The Lowry Trail, is an intriguing beautiful walk, suitable for all abilities. It provides the walker with magnificent riverside coastal and town, views, views so good the artist Lowry painted them!
The artist Laurence Stephen Lowry (1887-1976) is famous for his matchstick men paintings mainly of industrial scenes. However, he liked to holiday in the seaside border town of Berwick upon Tweed – England's most northerly town on the east coast. He visited the town many times from the mid 1930's until shortly before his death. During that time he produced a fascinating group of more than 30 drawings and paintings.
The Lowry Trail, was set up by The Berwick Preservation Trust. The trail allows the walker to follow in the footsteps of Lowry, visiting the many sites of Lowry's finest paintings of the area. At each place where Lowry stood to paint there is a copy of the painting on a panel. Standing, looking at the view as Lowry did, one can understand why he wanted to paint it!
As well as providing the walker with magnificent views of the town, coast, River Tweed it also provides the walk with a journey through history. Berwick upon Tweed is an ancient, historical town with some rather special old buildings and with a turbulent history.
To walk the Lowry Trail takes around three hours and includes 18 identified painting sites. It is a self guided walk By visiting the tourist information office in Castlegate, Berwick Upon Tweed or http://www.visitberwick.com or http:// www.visitnorthumberland.com. the visitor can be provided with information on the Lowry Trail which includes a full, easy to read map of the walk.
What I like about this walk (as I have some mobility problems) is it allows you to either do it all in one day, or you can do sections at a time. You can join the walk at any point of the walk and leave it with ease. You are never far from places to sit, eat and drink.
The walk starts in a very old part of the town called Dewars Lane, near to the river. Here in Dewars lane the first of the copy paintings is positioned on a panel in the street.
There is a car park in Dewars Lane which includes Blue badge car parking bays. Steps lead from the car park to the Elizabethan Town Walls (from which the walk continues). Should you not wish to climb these stone steps, then access to the Town Walls can be gained from the Granary building opposite the car park.. The Granary building houses a café, accommodation and an art gallery. It is completely disabled friendly. A lift to the Art Gallery floor, allows level access to the Elizabethan Town Walls.
The Lowry trail first takes you along the Elizabethan Town Walls and the Ramparts which is a distance of about three and a quarter miles. The Elizabethan Town Walls are the only example of Bastion Town Walls in Britain and one of the best preserved in Europe.
The walk along the town walls and ramparts provides spectacular river, coastal and town views. Footpaths are generally good and flat. From points along this part of the walk, Lowry painted many pictures and these sites are all identified. There is seating along this section of the walk. If you want to leave the walk at any time there are plenty of exits leading immediately into town.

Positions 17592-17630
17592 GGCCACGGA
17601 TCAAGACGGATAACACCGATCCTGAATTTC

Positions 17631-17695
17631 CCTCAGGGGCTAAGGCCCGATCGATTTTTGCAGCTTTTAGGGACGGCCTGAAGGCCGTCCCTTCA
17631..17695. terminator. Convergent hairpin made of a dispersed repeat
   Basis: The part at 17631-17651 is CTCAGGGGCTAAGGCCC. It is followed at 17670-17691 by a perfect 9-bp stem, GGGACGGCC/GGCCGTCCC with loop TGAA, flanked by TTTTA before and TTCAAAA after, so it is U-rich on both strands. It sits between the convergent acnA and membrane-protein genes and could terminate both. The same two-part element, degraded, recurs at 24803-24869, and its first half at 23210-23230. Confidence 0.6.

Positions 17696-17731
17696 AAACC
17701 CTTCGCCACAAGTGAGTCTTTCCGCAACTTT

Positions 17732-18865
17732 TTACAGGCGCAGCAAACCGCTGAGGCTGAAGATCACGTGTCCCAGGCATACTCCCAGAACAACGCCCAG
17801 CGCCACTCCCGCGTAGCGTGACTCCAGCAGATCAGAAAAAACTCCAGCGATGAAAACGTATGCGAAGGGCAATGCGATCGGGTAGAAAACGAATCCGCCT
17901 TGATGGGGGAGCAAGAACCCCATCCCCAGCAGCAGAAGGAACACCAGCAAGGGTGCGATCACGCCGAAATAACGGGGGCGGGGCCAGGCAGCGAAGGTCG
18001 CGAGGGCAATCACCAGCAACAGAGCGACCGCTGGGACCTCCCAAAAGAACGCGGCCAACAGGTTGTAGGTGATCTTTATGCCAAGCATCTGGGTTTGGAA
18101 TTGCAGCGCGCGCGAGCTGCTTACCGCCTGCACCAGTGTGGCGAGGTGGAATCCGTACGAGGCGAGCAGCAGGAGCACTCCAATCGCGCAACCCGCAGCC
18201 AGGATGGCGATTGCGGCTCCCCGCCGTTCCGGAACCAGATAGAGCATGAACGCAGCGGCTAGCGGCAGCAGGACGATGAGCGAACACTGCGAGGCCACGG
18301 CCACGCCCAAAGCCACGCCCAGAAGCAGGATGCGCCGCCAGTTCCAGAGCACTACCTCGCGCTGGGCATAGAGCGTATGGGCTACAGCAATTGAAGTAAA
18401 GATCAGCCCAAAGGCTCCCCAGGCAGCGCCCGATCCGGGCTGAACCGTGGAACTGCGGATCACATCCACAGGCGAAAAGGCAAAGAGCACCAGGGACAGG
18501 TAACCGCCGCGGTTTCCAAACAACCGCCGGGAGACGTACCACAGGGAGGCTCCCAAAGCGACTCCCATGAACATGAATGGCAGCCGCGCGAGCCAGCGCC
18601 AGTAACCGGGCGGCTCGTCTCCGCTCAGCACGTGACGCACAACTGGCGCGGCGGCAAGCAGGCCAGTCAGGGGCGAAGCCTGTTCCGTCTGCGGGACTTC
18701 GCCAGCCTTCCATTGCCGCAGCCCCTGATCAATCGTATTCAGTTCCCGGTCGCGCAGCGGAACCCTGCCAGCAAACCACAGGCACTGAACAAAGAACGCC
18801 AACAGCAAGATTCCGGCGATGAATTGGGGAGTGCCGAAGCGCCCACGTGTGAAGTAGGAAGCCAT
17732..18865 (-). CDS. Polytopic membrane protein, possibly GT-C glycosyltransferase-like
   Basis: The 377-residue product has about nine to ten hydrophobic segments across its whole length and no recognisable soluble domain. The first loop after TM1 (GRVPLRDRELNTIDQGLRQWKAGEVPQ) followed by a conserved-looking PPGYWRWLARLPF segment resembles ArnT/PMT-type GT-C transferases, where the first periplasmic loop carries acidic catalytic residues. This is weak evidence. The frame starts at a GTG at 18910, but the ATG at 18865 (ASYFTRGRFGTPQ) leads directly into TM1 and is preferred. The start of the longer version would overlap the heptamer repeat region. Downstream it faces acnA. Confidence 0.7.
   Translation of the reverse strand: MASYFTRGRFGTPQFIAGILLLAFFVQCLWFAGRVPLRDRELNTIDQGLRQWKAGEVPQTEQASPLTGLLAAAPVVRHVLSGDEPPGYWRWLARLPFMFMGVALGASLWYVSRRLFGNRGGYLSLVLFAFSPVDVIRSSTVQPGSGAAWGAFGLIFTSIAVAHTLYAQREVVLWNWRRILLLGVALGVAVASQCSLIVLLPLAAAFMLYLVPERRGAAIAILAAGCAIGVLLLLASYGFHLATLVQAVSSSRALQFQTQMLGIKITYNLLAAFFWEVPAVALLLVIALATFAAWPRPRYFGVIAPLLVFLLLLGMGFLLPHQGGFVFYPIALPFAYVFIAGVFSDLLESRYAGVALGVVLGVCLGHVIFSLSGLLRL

Having completed the almost circular route along the Town Walls and Ramparts the walk takes you to Bridge End, where Lowry painted and which gives the walker beautiful views of the stone bridges which span the River Tweed. The walk then leads you over one of these stone bridges – the low Bridge to the village of Tweedmouth.
Tweedmouth is one of the best places to see the area's famous colony of mute swans. The walk takes you through the village along the route Lowry followed. Here the pathway sits on a flat grassed area, lined with seats from which there are some rather good views of the harbour and town
The walk takes you through the village of Tweedmouth and on to the seaside village of Spittal, once famous for its Spa waters and where you will find a long level promenade (from which Lowry painted) looking over an unspoilt beach with distant views of The Holy Island of Lindisfarne.
Spittal marks the end of the walk, for those not wanting to walk back into Berwick Upon Tweed, then there is a local bus service from Spittal which runs every twenty minutes through the day.
This is a lovely walk, providing not only superb views but an insight into Berwick's turbulent history. It is suitable for all abilities, Most areas are wheelchair accessible. It allows you to go at your own pace, stopping and restarting whenever you want or selecting just sections for a walk. You are never far away from shops, cafes and restaurants throughout the walk.
It is worth mentioning that from June – September 2014 there is an exhibition of Lowry's paintings and drawings of Berwick Upon Tweed and the surrounding area in The Art Gallery at The Granary building in Dewars Lane Berwick Upon Tweed – the starting point for the walk. We visited this exhibition which shows around thirty pieces of his work which I really enjoyed. After the exhibition we enjoyed a light meal in the Granary Café.
The town of Berwick Upon Tweed has many attractions, and a variety of holiday accommodation, hotels, guest houses B&Bs as well as large and small holiday parks providing lodge or caravan accommodation.
The town has changed hands with Scotland thirteen times, but currently is very much in England. It has a main line rail station served by East Coast Rail and Cross Country Rail and is just 50 minute rail journey from Edinburgh where all the attractions of a capital city can be found.
For those who enjoy walking at a leisurely pace and are interested in Art, then this walk would be very appealing.
The walk is completely free and you can complete the walk at any time of day.